But, there are clear differences in beliefs, practices, and the way communities are set up among these reborn religions. Kemetism, Hellenism, and Roman Reconstructionism each have distinct takes on their old traditions. For instance, Kemetism focuses a lot on ma’at (truth and cosmic order), Hellenism emphasizes arete (excellence) and eusebeia (piety), and Roman Reconstructionism highlights pietas (duty) and virtus (courage). Also, the way these communities are built can be different; some groups are very organized with formal memberships and set rituals, others are more loose and spread out. Here are some key similarities and differences:

  • Similarities:
  • Differences:

Egyptian Gods’ Influence Around the World

Egyptian gods have made a strong mark on many other cultures and religions over the years, affecting both old and new belief systems. For example, the goddess Isis was widely respected in the Roman Empire, seen as a mother figure for all, much like how well-known characters from stories or books go beyond their original settings to become worldwide figures.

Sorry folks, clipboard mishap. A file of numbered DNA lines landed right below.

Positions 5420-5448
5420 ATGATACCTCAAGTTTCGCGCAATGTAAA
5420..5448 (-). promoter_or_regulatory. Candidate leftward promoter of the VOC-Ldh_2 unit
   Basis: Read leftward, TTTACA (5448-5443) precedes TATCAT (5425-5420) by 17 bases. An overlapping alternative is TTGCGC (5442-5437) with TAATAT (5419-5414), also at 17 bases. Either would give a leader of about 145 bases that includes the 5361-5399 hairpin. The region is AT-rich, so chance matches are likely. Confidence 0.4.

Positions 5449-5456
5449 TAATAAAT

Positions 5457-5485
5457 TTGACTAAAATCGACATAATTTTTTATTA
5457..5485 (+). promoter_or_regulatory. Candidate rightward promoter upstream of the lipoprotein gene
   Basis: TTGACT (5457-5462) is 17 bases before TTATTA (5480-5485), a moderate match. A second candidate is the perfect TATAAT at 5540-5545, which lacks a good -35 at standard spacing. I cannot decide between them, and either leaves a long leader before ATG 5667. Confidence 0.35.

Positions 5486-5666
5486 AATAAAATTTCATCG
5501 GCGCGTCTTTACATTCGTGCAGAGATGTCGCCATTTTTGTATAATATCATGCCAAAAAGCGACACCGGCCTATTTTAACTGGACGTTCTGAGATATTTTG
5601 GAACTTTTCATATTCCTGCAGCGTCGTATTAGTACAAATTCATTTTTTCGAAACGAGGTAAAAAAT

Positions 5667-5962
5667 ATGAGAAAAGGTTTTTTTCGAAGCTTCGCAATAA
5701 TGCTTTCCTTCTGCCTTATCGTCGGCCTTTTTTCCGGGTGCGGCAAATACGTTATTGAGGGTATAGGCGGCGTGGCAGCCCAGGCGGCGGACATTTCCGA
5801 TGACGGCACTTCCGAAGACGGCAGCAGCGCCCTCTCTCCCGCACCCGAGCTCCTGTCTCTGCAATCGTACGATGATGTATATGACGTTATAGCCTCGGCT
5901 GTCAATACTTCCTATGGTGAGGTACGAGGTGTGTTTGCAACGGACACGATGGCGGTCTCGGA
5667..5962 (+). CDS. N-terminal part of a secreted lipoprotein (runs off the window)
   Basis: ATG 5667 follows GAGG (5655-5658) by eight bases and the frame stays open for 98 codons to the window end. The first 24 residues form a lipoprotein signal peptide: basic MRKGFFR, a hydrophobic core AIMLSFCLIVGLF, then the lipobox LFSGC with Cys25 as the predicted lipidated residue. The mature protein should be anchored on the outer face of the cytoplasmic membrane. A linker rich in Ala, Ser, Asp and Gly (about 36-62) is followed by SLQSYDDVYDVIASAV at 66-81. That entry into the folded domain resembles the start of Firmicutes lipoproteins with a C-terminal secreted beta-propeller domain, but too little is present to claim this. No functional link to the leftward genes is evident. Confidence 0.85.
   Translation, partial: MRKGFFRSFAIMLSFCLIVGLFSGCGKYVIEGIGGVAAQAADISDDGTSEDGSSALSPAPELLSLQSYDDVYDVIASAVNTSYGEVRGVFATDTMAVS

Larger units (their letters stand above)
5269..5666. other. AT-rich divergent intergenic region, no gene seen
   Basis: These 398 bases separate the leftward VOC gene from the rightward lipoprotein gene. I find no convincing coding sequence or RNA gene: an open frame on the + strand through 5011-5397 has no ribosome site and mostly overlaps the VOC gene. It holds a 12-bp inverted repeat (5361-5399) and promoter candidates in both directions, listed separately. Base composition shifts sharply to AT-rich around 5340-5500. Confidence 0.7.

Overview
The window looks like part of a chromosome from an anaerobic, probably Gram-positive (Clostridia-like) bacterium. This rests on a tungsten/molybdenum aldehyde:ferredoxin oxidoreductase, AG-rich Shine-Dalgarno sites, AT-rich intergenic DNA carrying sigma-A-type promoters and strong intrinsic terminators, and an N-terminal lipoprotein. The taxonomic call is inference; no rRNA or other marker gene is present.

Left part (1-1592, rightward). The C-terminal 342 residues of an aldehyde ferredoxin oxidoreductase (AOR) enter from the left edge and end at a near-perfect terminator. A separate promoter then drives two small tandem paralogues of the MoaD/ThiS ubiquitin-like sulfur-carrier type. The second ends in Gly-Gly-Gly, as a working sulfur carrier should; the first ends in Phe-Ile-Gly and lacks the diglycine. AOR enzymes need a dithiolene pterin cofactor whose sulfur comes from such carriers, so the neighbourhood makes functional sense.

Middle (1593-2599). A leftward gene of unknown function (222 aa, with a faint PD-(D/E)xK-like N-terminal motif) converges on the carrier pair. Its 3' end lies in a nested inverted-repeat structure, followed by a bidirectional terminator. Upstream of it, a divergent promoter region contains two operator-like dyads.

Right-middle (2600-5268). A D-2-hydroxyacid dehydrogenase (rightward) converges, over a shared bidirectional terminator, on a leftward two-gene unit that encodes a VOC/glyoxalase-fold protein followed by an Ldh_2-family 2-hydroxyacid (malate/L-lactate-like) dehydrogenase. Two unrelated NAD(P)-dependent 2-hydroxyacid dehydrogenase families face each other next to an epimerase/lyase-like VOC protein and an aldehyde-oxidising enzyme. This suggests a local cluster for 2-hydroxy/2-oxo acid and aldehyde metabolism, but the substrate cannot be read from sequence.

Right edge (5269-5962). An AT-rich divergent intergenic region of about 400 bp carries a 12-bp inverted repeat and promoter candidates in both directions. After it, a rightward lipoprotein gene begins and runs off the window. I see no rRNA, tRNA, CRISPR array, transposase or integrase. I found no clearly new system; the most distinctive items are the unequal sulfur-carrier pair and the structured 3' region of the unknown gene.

Today, Isis is still honored in many neo-pagan and spiritual groups, showing that Egyptian deities have a lasting appeal. Also, the god Thoth, who is linked with wisdom and writing, has connections to the Greek god Hermes, showing how Egyptian gods were added into other groups of gods.

These cases show the wide-reaching impact of Egyptian gods, proving how their traits and stories have been taken in and valued in different cultures and times.

Problems and Debates

While the return of old Egyptian beliefs has gained attention and followers, it has also led to many problems and arguments. Let’s look at some of these challenges.

Doubts and Criticism of Modern Practices

People practicing modern Kemetism face doubt and critical views, similar to how fans of historical reproductions get questioned about how true their acts are. Some argue that today’s ways might not show ancient Egyptian rituals correctly because of missing pieces in old records and the effect of new interpretations. This doubt comes from worries about the truth and rightness of bringing back a religion that has been asleep for thousands of years.